If you live in a secluded area, you likely have to rely on a well for clean drinking water. But, how exactly do you extract water from an underground source? That's where a water well pump comes into play. Though, some pumps might work better for your situation. If you're curious to know the types of water well pumps, let's find out!
There are four types of water well pumps that you can utilize. Some will require manual labor. Others will have a motor to draw water from the well. The four types of water well pumps you should know are:
- Hand pump
A few factors will determine what type of pump will work best for your situation. But, how exactly does each option differ from the other? Although one might be manual, can it be a better choice than the others? We cover these issues in-depth. If you'd like to learn more, keep reading ahead.
The Types Of Pumps
Before choosing the best pump for your situation, you might want to know how each works. Let's start by getting the most inconvenient option out of the way.
You may have seen it in movies or old-time shows. A hand pump is what its name implies. It works by utilizing a hand-cranked lever.
People will usually draw water out of the well into a holding tank. Then, they transport the tank to the home's plumbing system. As you can already guess, it's not the most practical option depending on your home water needs.
Centrifugal well pumps transfer fluids through an increase in pressure. They use kinetic energy to transport water from one end of the pump to another. Unlike other pumps, the centrifugal kind does not use drive seals.
They're also much smaller in size. This aspect can be advantageous because it means easier access. However, the size also comes at a disadvantage because it limits the ability to transport water.
Submersible well pumps work differently than the first two. They need to be completely submerged in liquid to work. This type of system does not suck water out of the well. Instead, its primary goal is to push water to the surface.
The benefit of using submersible well pumps is longevity. They need to be submerged in water to work. Thus, there's less worry of overheating the motors. Accordingly, submersible well pumps can last 10 to 15 years.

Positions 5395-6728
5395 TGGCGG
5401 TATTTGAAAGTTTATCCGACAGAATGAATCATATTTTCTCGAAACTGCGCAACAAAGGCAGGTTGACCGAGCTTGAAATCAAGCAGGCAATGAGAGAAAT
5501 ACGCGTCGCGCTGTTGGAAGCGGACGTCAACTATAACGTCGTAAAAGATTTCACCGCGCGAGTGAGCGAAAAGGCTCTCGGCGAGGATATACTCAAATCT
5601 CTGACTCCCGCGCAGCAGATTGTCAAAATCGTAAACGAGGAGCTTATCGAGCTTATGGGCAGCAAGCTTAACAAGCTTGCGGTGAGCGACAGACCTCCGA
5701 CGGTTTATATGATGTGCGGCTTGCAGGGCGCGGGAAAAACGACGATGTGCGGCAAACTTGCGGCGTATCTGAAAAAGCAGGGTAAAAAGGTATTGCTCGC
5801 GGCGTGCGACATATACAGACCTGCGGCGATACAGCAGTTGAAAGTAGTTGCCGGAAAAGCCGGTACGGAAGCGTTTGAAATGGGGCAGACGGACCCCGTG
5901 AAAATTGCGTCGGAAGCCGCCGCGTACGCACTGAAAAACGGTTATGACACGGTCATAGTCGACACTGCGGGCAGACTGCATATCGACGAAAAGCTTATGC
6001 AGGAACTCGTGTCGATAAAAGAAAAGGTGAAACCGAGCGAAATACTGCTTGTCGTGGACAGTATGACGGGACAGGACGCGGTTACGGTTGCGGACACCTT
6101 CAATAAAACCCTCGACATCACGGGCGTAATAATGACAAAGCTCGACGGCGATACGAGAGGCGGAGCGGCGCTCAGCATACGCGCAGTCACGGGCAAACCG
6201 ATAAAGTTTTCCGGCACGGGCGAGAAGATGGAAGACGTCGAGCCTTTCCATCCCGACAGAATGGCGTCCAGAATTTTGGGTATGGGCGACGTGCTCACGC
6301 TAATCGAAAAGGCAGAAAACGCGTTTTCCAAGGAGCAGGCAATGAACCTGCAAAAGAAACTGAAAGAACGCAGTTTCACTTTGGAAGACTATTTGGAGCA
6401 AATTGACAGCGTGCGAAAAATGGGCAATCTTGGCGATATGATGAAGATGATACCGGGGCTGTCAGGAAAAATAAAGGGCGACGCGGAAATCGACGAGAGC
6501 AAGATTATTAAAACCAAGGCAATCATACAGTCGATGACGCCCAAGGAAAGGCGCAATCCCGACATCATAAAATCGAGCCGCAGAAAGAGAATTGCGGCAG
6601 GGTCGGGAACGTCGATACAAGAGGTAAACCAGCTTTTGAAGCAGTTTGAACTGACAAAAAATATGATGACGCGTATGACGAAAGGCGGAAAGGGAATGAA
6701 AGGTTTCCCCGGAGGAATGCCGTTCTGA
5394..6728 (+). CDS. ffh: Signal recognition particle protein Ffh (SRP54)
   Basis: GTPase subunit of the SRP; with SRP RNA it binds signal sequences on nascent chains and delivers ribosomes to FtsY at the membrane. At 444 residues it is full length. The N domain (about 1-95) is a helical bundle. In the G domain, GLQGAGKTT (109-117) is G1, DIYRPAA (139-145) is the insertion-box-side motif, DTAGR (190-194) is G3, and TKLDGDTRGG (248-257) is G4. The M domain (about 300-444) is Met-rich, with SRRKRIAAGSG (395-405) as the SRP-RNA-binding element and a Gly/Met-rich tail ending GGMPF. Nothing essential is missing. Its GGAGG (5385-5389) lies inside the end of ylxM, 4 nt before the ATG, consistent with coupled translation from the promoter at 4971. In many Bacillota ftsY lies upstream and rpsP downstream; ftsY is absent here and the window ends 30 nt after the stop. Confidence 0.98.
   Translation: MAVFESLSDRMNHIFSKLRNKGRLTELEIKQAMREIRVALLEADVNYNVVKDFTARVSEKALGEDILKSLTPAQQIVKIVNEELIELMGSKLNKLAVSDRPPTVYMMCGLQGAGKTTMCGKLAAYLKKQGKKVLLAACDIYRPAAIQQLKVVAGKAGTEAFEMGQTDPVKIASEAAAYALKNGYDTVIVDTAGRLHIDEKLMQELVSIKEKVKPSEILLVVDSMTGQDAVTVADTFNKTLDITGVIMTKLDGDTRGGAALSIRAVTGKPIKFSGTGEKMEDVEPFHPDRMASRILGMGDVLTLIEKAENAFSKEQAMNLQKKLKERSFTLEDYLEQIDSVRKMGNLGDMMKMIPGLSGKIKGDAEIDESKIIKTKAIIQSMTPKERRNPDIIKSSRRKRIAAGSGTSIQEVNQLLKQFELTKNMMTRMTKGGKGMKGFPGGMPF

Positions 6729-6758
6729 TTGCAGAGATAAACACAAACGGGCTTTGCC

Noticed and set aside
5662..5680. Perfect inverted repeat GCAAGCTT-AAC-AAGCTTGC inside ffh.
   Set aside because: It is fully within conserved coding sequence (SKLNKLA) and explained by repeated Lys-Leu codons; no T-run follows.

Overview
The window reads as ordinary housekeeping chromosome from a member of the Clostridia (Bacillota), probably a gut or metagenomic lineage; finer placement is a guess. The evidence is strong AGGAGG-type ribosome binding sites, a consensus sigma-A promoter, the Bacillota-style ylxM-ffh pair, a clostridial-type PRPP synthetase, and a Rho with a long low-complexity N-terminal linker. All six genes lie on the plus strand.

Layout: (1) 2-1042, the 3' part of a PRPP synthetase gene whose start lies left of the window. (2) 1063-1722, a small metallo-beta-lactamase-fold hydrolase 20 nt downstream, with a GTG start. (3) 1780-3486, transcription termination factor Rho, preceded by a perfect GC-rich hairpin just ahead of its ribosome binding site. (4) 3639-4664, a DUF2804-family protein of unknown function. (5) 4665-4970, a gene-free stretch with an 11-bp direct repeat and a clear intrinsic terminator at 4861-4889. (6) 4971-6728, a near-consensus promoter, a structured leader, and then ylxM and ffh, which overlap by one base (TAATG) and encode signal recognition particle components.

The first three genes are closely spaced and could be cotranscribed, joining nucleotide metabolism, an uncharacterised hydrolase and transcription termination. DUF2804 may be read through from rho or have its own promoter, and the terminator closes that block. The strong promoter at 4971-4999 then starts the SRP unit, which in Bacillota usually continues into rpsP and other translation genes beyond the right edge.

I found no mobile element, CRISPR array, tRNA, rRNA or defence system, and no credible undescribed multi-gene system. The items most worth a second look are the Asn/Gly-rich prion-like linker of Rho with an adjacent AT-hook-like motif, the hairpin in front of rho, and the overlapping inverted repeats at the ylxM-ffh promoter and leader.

However, there is one component that can reduce the lifespan abruptly. More specifically, if water leaks into the motor, it can cause the pump to short circuit. Manufacturers prevent this situation by sealing the motor in an airtight seal.
But, as you might already know, exposure to water over time can cause parts to degrade. So, the seal can potentially corrode - allowing water to seep into the motor.
They're the most expensive option. Though, a long lifespan and less involvement for maintenance could make this water well pump worthwhile.
Jet pumps use a large amount of pressure to pull water up to the surface. It does this by using an electric motor and a suction pipe. Unlike submersible pumps, jet pumps are installed above ground.
There are two types of jet pumps: shallow well and deep well. As its title implies, one will be used for wells that aren't too deep - usually as deep as 25 feet. Deep-well jet pumps are ideal if the well is as deep as 200 feet.
Jet pumps can last ten years or more.
How Do I Know What Size Well Pump I Need?
The best pump for your situation depends on your home usage needs. As professionals suggest, a typical 3 to 4 bedroom home needs around 8 to 12 gallons per minute.
The best advice to choose the best pump is to figure out the GPM [gallons per minute] of water you will need at peak periods. However, the general suggestion of measuring GPM is to count the number of fixtures in your home. What kind of fixtures should you include?
You'll need to consider appliances like dishwashers, washing machines, toilets, sinks, etc. For example, a typical bathroom will require a capacity of 3 gallons per minute - that's counting the sink, toilet, and shower. Thus, the rule is to add 1 GPM per fixture in your home.
Measuring peak capacity is more tricky. Consequently, you'll need to take a look at a table to determine the size of the well pump you'll need.
What Is the Best Water Pump for a Deep Well?
The two best choices for a deep well will be between a jet pump and a submersible one. As mentioned, jet pumps come in two types. A deep well jet pump can work in wells as deep as 200 feet.